By Marc Wiltshire - The Humpday Buffet - 10/18/2005

This marks my fifth occasion seeing Matthew Good live, and even after so many shows over the years, he still manages to evoke an incomparable emotional response from his audience. For the past ten years, Matthew Good’s music has revolved around my life on many different levels, without ever getting old. I have caught myself listening to his music consistently and still manage to discover something new about it, and moreover, about myself.

The show opener was different than what I was expecting, as he played a very slow-paced eight-minute song, which evolved into a powering climax. Good’s music seems to crawl on an audience, slowly and gently, weaving a web of melodies and lyrics that transcribe into something beautiful and heart-pumping. The show was filled with classic tracks dating back to his debut album and ranging until his most recent contributions from his ten-year retrospective album In A Coma: 1995-2005.

The thing I love the most about any concert is the discourse between the artist and the audience. Matthew Good is always exceptional for me in this regard. He’s the kind of musician that cherishes his fans for making his career move forward, and makes it very apparent in his shows (it’s the little things, like telling us the Canadiens won 4-3 against Boston, the game that was going on while the show was). The man knows which city he’s playing for. The audience’s interactions with Good made it feel like we were all friends with the band and that we were there to show support and have fun. A lot of shows, particularly bands who have marked their territory in the industry, seem to create a formal atmosphere around their show. Don’t get me wrong, I’ve seen some great shows by big-time artists and loved every moment of them, but eventually it feels somewhat formulaic and “professional” when the band is just playing, doing their thing and hardly interacting with its audience. A concert for me is a means of connecting two beings (artists and audience) to celebrate in one night of music. Seldom do I get that feeling from a band unless they’re playing at Missy Bar or somewhere similarly small. Matthew Good never disappoints me on this criterion. He’s so honest, modest and passionate about what he does, but more importantly, he shares that feeling with his audience.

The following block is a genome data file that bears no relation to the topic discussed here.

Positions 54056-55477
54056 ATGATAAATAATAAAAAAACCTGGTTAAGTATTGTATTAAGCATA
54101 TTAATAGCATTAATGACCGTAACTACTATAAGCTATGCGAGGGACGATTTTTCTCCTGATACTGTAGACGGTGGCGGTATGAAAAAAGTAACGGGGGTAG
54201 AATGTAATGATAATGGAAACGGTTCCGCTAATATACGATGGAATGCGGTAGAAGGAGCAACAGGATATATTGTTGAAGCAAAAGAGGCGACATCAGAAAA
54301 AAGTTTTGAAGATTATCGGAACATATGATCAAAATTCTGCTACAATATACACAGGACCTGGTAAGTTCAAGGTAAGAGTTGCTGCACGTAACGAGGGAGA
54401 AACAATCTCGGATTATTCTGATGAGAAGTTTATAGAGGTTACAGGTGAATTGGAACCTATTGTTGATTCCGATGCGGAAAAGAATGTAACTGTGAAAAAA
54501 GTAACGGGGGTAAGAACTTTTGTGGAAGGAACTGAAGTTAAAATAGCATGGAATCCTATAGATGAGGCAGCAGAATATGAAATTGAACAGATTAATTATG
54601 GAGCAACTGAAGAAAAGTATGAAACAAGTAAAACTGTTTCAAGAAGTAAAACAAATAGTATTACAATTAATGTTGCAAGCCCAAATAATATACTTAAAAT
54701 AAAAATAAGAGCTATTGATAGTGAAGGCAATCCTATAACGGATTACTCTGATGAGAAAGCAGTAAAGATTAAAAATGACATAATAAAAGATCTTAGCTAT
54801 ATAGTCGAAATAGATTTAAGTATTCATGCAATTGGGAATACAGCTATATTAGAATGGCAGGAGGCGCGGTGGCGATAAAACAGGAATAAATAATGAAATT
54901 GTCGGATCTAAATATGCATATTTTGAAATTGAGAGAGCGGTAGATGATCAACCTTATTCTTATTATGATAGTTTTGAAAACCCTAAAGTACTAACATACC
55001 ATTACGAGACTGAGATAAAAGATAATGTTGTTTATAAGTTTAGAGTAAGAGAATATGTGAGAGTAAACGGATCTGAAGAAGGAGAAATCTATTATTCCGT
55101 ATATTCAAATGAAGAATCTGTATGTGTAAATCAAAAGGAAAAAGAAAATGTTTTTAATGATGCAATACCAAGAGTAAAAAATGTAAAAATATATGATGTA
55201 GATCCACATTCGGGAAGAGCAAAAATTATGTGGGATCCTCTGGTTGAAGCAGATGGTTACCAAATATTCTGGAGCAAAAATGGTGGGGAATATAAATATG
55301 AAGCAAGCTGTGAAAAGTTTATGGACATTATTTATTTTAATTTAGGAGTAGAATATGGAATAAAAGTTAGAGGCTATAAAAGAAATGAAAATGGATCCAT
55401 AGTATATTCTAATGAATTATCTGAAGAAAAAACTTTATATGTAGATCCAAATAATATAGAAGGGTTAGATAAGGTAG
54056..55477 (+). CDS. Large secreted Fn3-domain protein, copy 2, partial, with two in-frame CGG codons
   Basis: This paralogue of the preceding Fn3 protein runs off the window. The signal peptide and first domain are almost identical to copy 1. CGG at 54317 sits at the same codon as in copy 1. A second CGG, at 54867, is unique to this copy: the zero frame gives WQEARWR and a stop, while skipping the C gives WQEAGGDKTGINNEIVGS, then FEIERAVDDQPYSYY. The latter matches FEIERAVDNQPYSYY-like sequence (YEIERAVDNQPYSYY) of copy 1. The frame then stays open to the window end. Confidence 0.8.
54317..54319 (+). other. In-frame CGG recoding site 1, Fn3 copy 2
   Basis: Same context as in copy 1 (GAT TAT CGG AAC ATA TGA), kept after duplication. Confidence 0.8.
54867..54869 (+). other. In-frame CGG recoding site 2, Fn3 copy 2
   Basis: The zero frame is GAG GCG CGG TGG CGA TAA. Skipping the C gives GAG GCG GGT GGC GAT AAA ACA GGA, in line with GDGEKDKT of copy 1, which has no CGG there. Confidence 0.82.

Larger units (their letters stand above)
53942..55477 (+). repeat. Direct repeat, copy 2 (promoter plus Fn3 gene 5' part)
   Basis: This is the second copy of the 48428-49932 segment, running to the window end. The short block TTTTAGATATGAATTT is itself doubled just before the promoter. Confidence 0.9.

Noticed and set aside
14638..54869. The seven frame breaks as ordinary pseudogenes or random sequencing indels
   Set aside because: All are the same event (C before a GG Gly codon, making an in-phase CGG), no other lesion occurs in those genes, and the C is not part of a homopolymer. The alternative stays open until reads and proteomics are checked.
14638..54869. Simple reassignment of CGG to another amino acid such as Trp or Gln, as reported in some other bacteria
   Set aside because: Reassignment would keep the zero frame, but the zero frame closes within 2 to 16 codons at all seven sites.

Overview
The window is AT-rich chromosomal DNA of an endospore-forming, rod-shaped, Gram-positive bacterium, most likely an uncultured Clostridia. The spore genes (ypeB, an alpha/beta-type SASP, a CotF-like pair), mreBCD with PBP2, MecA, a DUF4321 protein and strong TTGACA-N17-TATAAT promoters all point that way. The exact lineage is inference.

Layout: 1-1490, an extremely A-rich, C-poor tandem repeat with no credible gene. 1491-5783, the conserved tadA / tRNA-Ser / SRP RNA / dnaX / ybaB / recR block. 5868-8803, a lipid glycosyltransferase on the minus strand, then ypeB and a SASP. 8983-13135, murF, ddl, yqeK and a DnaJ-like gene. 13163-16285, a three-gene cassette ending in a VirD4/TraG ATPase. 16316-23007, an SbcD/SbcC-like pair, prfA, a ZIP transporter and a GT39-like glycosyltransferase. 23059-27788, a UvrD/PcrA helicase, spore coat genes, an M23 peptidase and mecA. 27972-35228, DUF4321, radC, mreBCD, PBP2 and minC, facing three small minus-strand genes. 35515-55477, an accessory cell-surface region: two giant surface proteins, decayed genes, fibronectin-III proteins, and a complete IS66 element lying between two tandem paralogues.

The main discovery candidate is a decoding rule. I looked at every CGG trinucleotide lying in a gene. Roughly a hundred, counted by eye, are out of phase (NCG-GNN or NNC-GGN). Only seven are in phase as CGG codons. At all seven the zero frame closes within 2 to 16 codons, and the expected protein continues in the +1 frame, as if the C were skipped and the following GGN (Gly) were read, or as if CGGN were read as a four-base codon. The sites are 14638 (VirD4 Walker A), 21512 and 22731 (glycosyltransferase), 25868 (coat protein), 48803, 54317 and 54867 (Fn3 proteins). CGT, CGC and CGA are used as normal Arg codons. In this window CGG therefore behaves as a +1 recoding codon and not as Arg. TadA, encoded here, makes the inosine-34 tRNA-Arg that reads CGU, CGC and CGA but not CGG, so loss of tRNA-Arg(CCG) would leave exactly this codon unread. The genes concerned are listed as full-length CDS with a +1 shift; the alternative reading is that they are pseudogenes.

My favorite part of the show was by far the encore. I suppose encores would frequently be a highlight, but in this particular instance, it relates to my point above. While the band got off stage and the audience was screaming with enthusiasm for their eventual return, a few fans began to sing “K-I-C-K-A-S-S, THAT’S THE WAY WE SPELL SUCCESS”, quoting the opening of one of The Matthew Good Band’s most famous songs, “Giant”. It sprung out of one person and before we knew it, the entire audience was singing along with it. It may not have been a surprise, but it was great to see Good play that song immediately when coming on stage. I have a feeling that he was going to play it, but maybe not right away, so it just added to that feeling of connection between the band and audience.

It still amazes me that even after hearing these songs so many times and seeing them being performed as often, Matthew Good’s music continues to blow me away and holds a special place in the lonely or sad moments in my life. His music is very therapeutic for me, and I’m sure it will continue to get even better.

[Tune in to The Humpday Buffet on Sundays 6pm – 8pm… which is always sexy.]